You have decided to buy a flashy, excuse the pun, SSD for your Mac. Maybe you have already bought one!? Whatever may be the case, you must know that most of the increased potential that your Mac’s SSD can deliver can be delivered only if you move your OS X installation from your Mac’s HDD to your SSD, so OS X runs out of your SSD and not your conventional HDD or spinning hard disk.
This tutorial will show you a step-by-step guide about how to clone your hard drive or OS X partition onto your new SSD.
First of all, here is a very pleasant surprise that you might have not been anticipating. Your Mac’s hard drive can be cloned onto an SSD using just Disk Utility, yes, just Disk Utility, a utility module that comes default in your Mac’s OS X.
That should allow you to breathe easy, now that you don’t have to worry about using suspicious third party software to get the job done.
Steps to clone OS X to SSD on your Mac
1. First of all, you will have to connect your SSD while the HDD is also connected. This can be done with the install kit that would have included SATA or USB cables. If your Mac doesn’t have an extra internal bay, you can just position your new SSD close to your Mac so you can temporarily clone your HDD onto your SSD, before completely substituting your HDD
2. Boot up your Mac like normal and open up Disk Utility.
OS X 10.4 and higher – Utilities – > Disk Utility
OS X 10.2x through 10.3 x – Installer – Open Disk Utility
3. Choose your old HDD from the devices listed in Disk Utility
4. Click on the partition tab
5. Does your new SSD have the same storage space or more storage space than your old HDD? If you answered “Yes”, please skip to step number 8
6. Resize your OS X partition so it is either the same size or less than your SSD’s capacity
Example – If your HDD is 1 TB in capacity and your SSD only has 512 GB capacity, you must resize your HDD OS X partition to 512 GB or less (preferably less)
7. To resize, simply drag the adjustable box on your partition to a point where it shows the size you desire
8. With all these changes made, keep both your hard disks connected and shut down your Mac
9. Restart your Mac and press the Option key
10. Wait for Boot Manager to open up
11. Select “Recovery-10.x”
If your OS X is a version older than Snow Leopard, you will have to select “Installation CD” instead of “Recovery-10.x”
12. Choose Disk Utility from the on screen options
13. Select your start up disk or your HDD OS X partition once inside Disk Utility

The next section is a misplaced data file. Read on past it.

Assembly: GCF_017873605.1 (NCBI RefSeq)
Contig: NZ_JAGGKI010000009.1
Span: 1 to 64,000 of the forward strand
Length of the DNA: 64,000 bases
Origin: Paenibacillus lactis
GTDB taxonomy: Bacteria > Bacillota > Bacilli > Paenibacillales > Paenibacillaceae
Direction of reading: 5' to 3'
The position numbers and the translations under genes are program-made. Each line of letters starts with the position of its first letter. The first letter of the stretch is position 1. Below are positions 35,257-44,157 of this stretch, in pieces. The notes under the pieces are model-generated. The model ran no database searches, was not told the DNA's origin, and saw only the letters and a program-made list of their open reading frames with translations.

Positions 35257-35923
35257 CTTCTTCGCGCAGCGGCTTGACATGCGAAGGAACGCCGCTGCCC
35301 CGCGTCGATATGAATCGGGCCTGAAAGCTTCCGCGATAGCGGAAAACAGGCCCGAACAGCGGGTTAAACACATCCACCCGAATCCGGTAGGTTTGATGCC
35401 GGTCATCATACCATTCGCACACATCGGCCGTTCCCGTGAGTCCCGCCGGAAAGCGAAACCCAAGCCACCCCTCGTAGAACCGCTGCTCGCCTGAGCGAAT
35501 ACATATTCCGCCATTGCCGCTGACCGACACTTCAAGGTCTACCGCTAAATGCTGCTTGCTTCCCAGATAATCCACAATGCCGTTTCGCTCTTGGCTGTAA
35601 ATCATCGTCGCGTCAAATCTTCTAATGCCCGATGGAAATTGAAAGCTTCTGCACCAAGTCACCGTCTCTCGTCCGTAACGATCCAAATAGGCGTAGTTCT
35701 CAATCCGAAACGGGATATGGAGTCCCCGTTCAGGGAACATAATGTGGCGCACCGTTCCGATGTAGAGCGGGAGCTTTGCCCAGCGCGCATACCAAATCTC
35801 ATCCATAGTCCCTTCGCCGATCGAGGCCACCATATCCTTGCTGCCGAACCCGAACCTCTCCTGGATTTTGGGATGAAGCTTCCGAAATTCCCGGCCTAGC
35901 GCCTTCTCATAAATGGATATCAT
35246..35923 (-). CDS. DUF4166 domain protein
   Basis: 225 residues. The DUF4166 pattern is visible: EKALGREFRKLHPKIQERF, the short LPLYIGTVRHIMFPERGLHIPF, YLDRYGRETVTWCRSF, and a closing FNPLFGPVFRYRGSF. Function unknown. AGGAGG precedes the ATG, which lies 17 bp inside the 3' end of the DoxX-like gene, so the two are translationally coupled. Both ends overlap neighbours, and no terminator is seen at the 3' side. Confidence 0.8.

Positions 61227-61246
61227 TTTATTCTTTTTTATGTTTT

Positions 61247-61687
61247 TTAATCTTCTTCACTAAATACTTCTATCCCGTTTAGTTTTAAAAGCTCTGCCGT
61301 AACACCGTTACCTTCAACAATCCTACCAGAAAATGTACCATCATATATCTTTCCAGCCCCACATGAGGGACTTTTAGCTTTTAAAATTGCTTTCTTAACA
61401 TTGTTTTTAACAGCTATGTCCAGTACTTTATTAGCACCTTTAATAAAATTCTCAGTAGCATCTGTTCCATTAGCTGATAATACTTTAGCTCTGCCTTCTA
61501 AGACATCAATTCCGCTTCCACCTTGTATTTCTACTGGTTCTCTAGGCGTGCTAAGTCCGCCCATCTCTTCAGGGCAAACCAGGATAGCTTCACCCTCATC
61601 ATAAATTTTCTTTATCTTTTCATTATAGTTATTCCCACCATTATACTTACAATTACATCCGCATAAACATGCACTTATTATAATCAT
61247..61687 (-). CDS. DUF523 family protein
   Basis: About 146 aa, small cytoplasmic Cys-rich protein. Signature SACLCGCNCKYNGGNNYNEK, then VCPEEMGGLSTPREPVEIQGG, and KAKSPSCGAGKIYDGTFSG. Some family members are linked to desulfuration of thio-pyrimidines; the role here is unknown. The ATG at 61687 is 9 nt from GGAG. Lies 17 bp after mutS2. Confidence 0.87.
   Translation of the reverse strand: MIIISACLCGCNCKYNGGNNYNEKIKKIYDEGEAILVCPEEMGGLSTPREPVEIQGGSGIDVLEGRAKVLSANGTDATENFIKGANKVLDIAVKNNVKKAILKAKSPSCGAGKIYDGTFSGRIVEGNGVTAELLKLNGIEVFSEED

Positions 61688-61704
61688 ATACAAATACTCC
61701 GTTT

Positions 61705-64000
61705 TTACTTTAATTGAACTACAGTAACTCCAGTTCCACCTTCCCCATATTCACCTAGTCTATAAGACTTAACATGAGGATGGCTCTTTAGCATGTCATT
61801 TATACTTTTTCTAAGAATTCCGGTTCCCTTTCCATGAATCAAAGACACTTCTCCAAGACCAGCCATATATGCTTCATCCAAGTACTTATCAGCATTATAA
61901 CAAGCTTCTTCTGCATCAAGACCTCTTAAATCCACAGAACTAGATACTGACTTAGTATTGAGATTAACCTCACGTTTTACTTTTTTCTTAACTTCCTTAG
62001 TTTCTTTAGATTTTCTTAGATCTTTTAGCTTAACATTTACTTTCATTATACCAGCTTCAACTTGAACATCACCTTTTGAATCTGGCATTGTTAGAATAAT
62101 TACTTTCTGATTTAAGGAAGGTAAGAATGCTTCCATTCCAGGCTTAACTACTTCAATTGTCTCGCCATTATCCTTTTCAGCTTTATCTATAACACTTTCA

14. Choose the Restore tab
15. Click and drag your Mac’s HDD with the OS X partition to the field that says “Source”, in a drag and drop motion
16. Click and drag your new SSD partition to the field that says “Destination”, in a drag and drop motion
17. Click on restore at bottom of screen
18. Restart your Mac
19. When it restarts, press down the “Option” key
20. Wait for Boot Manager to open up
21. Choose to boot from SSD
22. Wait for a successful restart
23. If your restart was successful, your OS X cloning was also successful
24. Shut down your Mac and remove your HDD or go to system preferences and make your SSD the default boot up disk, if you want to keep both your SSD and HDD
25. Enjoy the burst in performance speeds, especially with the way OS X reboots your Mac from your new SSD!
Please ensure that Time Machine doesn’t run in the background when you begin the cloning process with Disk Utility.
Once you have successfully cloned OS X to run out of your SSD, you can change your SSDs partition sizes or create additional partitions as you like.
This method cannot be used to clone all of your HDDs partitions. In other words, if you want user installed apps, programs and data files to also be cloned, you will not be able to use Mac’s Disk Utility module. You will have to use a third party solution. We plan to write a post about that in the future as well.
Please understand that your SSD partition will typically need to be larger than the OS X partition on your HDD. This is because, when you set a partition, not all of the allocated disk space is available as free disk space. Some space will get allocated to write some system information that can then ruin your cloning process. When in doubt, always go with a higher capacity SSD.
Moreover, just like traditional hard disks, SSDs also generally work at their best when part of their storage capacity is available as free disk space.
If you found this tutorial useful to move OS X from HDD to SSD on your Mac, please drop a comment so others can see that these are working instructions 🙂 Also, if you have additional tweaks or more efficient ways to clone your OS X, please comment about those as well. We look forward to hearing about it.
Lastly, if you still haven’t made your SSD for Mac purchase, we would recommend that you check out the link just given to you, to learn more about the best Mac SSDs available in the market now.